Australian families caught up in Shanghai’s extreme lockdown say they are at breaking point and have accused the Australian government of doing little to help.
The Chinese financial capital has been in lockdown for five weeks to stamp out a COVID outbreak, with residents forced to remain in their homes or enter mass quarantine centres if they test positive.
The measures have stirred rare public anger, with many of the city’s 25 million people confined for more than a month, some sealed inside fenced off residential compounds and many struggling to secure daily necessities.
Australian families told the ABC they had been targeted with late-night door knocking to pressure them to attend the quarantine centres which are reported to have poor conditions.
The expats accused the Department of Foreign Affairs (DFAT) of not advocating for citizens forced from their homes or those seeking to leave the country, the ABC reports.
“If I was arrested, I’d be getting better consular support than if I get thrown into one of these quarantine centres,” said Nick Oettinger.
“People are being dragged from their homes, there are unsanitary conditions, no one is speaking English and there’s no consular access.
“Surely there must be a diplomatic protest from Canberra about this.
“I don’t think anyone is asking the Australian government to ride in on a white horse and save us, but there are practical things they could do and I can’t understand why they’re not doing them.”
Mr Oettinger said the government could give more help to Australians desperate to return home.
“How hard would it be for the consulate to organise a charter flight?” he said.
“To pick up the phone to Qantas, to do the sums and talk to the Australian community in Shanghai with the figures of how much it would cost us each?”
In the latest testing results, Shanghai was dealt a blow as authorities reported 58 new COVID-19 cases outside quarantine areas after no cases on the weekend.
Authorities did not comment on the new cases at a media briefing but members of the public weighed in online.
“They announced that they stamped out cases at the community level too early,” one person commented on the Weibo social media platform.
But many people also took heart from data that showed an encouraging trend with 32 new deaths on Sunday, compared with 38 a day earlier, and 6606 new asymptomatic cases, from 7084 the previous day.
“There is hope for May,” another Weibo user said.
The fast-spreading Omicron variant has tested China’s ‘zero-COVID’ policy this year, an important one for President Xi Jinping who is expected to secure a precedent-setting third leadership term.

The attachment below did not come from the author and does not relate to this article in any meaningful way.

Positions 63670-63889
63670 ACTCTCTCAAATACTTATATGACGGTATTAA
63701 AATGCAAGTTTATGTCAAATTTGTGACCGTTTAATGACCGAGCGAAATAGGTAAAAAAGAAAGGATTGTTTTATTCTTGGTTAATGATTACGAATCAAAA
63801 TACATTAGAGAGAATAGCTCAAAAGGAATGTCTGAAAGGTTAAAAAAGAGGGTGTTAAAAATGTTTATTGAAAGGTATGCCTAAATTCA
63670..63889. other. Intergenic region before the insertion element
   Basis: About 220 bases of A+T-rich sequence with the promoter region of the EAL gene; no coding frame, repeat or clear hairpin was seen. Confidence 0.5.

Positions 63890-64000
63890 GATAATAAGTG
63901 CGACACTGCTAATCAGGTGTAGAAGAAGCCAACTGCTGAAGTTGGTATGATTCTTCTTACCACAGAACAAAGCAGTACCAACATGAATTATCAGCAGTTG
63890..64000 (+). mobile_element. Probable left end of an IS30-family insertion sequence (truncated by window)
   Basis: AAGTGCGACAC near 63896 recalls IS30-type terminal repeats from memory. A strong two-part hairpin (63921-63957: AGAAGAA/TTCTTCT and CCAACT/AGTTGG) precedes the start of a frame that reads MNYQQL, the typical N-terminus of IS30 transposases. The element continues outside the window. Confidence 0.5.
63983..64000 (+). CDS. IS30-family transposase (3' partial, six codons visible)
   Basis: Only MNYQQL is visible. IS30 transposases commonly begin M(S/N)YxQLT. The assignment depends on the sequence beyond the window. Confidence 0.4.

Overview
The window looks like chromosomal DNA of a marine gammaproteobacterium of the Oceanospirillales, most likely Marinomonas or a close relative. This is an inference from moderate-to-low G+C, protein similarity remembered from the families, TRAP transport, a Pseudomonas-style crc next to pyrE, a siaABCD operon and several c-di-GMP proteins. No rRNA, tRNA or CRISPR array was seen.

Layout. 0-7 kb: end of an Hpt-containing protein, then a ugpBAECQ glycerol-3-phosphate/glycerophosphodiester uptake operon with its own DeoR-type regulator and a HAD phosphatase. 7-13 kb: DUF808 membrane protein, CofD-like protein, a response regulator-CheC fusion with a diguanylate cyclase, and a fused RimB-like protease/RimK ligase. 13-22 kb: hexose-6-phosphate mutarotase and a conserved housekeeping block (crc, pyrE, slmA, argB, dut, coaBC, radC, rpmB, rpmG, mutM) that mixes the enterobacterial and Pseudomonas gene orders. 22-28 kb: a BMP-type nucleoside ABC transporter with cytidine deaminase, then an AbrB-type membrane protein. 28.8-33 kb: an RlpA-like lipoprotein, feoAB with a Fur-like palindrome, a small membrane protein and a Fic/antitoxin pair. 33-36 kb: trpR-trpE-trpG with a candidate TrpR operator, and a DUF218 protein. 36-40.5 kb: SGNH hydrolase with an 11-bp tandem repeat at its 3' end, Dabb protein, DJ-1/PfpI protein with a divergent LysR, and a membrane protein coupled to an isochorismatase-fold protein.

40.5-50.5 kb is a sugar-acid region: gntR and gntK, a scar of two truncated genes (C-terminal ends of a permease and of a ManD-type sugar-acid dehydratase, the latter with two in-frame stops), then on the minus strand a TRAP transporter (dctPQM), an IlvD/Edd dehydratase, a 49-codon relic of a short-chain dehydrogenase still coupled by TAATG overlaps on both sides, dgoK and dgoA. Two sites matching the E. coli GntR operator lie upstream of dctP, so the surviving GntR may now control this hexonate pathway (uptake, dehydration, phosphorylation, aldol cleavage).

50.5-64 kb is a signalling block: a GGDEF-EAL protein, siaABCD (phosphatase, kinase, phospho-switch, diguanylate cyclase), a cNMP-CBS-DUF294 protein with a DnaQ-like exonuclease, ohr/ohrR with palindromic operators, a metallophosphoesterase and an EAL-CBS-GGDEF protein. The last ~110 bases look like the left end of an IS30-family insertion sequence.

China’s COVID policy looks increasingly bizarre to much of the outside world.
Many governments have eased restrictions, or thrown them off altogether, in a bid to “live with COVID” even though infections are spreading.
China has given no hint of deviating from its policy despite a mounting toll on the world’s second-largest economy, and the ripples of disruption travelling out through global supply chains.
In the capital, home to 22 million people, authorities have tightened COVID restrictions over the five-day Labour Day holiday that runs until Wednesday, traditionally one of the busiest tourist seasons.
Beijing, with dozens of daily infections in an outbreak now approaching two weeks, has not locked down, instead relying on mass testing to locate and isolate infections.
Beijing’s restaurants are closed for dining in and some apartment blocks are sealed shut.
The streets are quiet and residents who do venture out have to show negative virus tests to enter most public venues.
From sealing doors shut to kicking them in… https://t.co/bg3kR9Kgk0
— Bill Birtles (@billbirtles) May 1, 2022
Authorities are tracking down close contacts of confirmed cases, warning them to stay at home and contact authorities, and calling on everyone to abide by lockdown rules.
China reported 7822 new COVID-19 cases on Sunday, down from 8329 a day earlier, the National Health Commission said on Monday.
All of China’s 32 new deaths were in Shanghai, taking the country’s overall official death toll since the virus emerged to 5092.
India, the only country with a comparable population to China’s 1.4 billion people, has officially recorded more than half a million deaths, though some health experts believe its toll is even higher.